Dean M. Chriss
Pileated Woodpecker, Nest Building

Pileated Woodpecker, Nest Building

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I found this male pileated woodpecker and his mate building a nest in a dead tree that also held an osprey nest at the end of the same large branch. The constant pounding was rightfully of some concern to the ospreys. Pileated woodpeckers sometimes excavate such large nest cavities that they cause the tree to break. I observed the pair of woodpeckers taking turns excavating their nest for three days. The male did the vast majority of the digging. The female would fly in for a short bout of excavating and an inspection.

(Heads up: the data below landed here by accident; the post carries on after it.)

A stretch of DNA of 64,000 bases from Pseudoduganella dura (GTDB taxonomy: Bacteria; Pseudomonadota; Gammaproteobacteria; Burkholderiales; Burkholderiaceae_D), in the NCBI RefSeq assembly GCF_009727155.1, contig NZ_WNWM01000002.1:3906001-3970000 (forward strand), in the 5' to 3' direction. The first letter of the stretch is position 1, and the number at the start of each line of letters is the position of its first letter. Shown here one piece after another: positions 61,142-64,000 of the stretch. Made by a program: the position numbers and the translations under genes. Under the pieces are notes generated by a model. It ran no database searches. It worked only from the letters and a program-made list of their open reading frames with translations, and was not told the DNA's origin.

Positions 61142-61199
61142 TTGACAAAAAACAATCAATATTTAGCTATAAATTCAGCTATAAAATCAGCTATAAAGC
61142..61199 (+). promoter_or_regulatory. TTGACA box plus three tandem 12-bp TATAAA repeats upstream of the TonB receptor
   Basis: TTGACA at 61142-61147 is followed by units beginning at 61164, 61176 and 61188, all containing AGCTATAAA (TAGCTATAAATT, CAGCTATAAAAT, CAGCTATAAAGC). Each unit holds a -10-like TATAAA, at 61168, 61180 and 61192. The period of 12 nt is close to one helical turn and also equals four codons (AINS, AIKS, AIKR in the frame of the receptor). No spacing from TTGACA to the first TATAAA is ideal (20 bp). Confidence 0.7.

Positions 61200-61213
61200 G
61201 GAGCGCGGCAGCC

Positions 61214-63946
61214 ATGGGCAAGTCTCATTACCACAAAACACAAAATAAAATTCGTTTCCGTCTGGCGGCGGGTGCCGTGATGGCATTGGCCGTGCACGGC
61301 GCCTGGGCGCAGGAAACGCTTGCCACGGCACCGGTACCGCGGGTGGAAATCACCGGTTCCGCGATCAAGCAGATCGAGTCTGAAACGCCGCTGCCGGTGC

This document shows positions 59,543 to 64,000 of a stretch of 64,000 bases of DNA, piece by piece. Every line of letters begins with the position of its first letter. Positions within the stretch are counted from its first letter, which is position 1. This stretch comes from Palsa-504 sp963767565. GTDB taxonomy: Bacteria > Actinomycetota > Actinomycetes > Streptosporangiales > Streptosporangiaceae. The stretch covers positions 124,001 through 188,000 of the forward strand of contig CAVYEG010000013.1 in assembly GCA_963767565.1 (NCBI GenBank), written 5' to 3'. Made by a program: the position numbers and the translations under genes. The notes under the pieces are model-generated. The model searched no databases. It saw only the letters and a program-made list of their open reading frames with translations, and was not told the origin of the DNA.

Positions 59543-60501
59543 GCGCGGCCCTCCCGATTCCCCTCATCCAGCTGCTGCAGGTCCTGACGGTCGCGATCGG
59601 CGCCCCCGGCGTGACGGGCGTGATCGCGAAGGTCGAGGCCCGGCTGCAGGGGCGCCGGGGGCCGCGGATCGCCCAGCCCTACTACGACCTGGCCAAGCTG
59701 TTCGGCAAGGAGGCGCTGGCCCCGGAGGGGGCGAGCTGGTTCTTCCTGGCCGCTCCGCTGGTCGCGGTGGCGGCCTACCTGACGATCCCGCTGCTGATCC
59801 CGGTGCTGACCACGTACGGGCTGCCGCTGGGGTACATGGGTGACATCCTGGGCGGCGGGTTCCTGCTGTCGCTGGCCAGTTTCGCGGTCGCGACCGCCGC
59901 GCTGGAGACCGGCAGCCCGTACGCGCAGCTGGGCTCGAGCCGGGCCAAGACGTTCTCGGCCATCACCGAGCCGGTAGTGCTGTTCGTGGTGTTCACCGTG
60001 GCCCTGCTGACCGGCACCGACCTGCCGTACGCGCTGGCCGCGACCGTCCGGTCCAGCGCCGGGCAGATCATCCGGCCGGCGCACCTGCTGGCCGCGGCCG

Except for the probably extinct ivory-billed woodpecker, the pileated woodpecker is the largest woodpecker found in the United States. Adults are 16 to 19 inches (40 to 49 cm) long with a wingspan of 26 to 30 inches (66 to 75 cm). They inhabit deciduous forests in eastern North America, the Great Lakes, the boreal forests of Canada, and parts of the Pacific coast.